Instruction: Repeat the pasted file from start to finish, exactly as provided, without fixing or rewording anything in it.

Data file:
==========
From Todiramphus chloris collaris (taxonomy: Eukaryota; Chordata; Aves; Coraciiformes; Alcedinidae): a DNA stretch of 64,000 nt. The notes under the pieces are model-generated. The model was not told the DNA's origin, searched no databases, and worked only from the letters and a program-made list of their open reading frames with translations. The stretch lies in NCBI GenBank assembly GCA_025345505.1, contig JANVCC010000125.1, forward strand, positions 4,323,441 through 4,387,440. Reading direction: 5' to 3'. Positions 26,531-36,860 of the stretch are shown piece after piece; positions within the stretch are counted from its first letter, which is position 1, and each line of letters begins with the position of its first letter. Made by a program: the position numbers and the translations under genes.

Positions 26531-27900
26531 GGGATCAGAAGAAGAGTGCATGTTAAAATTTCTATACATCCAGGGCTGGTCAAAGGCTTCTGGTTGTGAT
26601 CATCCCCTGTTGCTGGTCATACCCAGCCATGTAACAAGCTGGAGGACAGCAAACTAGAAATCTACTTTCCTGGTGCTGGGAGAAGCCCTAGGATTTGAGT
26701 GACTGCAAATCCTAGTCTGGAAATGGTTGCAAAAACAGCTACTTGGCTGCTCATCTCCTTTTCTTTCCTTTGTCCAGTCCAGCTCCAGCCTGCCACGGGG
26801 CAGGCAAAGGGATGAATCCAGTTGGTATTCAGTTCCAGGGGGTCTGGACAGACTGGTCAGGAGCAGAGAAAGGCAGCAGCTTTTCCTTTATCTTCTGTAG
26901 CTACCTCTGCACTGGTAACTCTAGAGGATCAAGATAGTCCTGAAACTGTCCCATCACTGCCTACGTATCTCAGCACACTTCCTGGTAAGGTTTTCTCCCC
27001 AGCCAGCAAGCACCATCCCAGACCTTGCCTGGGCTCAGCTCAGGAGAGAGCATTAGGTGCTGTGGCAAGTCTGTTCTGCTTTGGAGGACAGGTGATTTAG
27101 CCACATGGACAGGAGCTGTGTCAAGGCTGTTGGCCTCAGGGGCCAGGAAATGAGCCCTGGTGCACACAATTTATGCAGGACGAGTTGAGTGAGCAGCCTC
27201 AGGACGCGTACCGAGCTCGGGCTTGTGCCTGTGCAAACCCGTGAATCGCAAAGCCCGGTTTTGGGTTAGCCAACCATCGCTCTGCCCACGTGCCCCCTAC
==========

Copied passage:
From Todiramphus chloris collaris (taxonomy: Eukaryota; Chordata; Aves; Coraciiformes; Alcedinidae): a DNA stretch of 64,000 nt. The notes under the pieces are model-generated. The model was not told the DNA's origin, searched no databases, and worked only from the letters and a program-made list of their open reading frames with translations. The stretch lies in NCBI GenBank assembly GCA_025345505.1, contig JANVCC010000125.1, forward strand, positions 4,323,441 through 4,387,440. Reading direction: 5' to 3'. Positions 26,531-36,860 of the stretch are shown piece after piece; positions within the stretch are counted from its first letter, which is position 1, and each line of letters begins with the position of its first letter. Made by a program: the position numbers and the translations under genes.

Positions 26531-27900
26531 GGGATCAGAAGAAGAGTGCATGTTAAAATTTCTATACATCCAGGGCTGGTCAAAGGCTTCTGGTTGTGAT
26601 CATCCCCTGTTGCTGGTCATACCCAGCCATGTAACAAGCTGGAGGACAGCAAACTAGAAATCTACTTTCCTGGTGCTGGGAGAAGCCCTAGGATTTGAGT
26701 GACTGCAAATCCTAGTCTGGAAATGGTTGCAAAAACAGCTACTTGGCTGCTCATCTCCTTTTCTTTCCTTTGTCCAGTCCAGCTCCAGCCTGCCACGGGG
26801 CAGGCAAAGGGATGAATCCAGTTGGTATTCAGTTCCAGGGGGTCTGGACAGACTGGTCAGGAGCAGAGAAAGGCAGCAGCTTTTCCTTTATCTTCTGTAG
26901 CTACCTCTGCACTGGTAACTCTAGAGGATCAAGATAGTCCTGAAACTGTCCCATCACTGCCTACGTATCTCAGCACACTTCCTGGTAAGGTTTTCTCCCC
27001 AGCCAGCAAGCACCATCCCAGACCTTGCCTGGGCTCAGCTCAGGAGAGAGCATTAGGTGCTGTGGCAAGTCTGTTCTGCTTTGGAGGACAGGTGATTTAG
27101 CCACATGGACAGGAGCTGTGTCAAGGCTGTTGGCCTCAGGGGCCAGGAAATGAGCCCTGGTGCACACAATTTATGCAGGACGAGTTGAGTGAGCAGCCTC
27201 AGGACGCGTACCGAGCTCGGGCTTGTGCCTGTGCAAACCCGTGAATCGCAAAGCCCGGTTTTGGGTTAGCCAACCATCGCTCTGCCCACGTGCCCCCTAC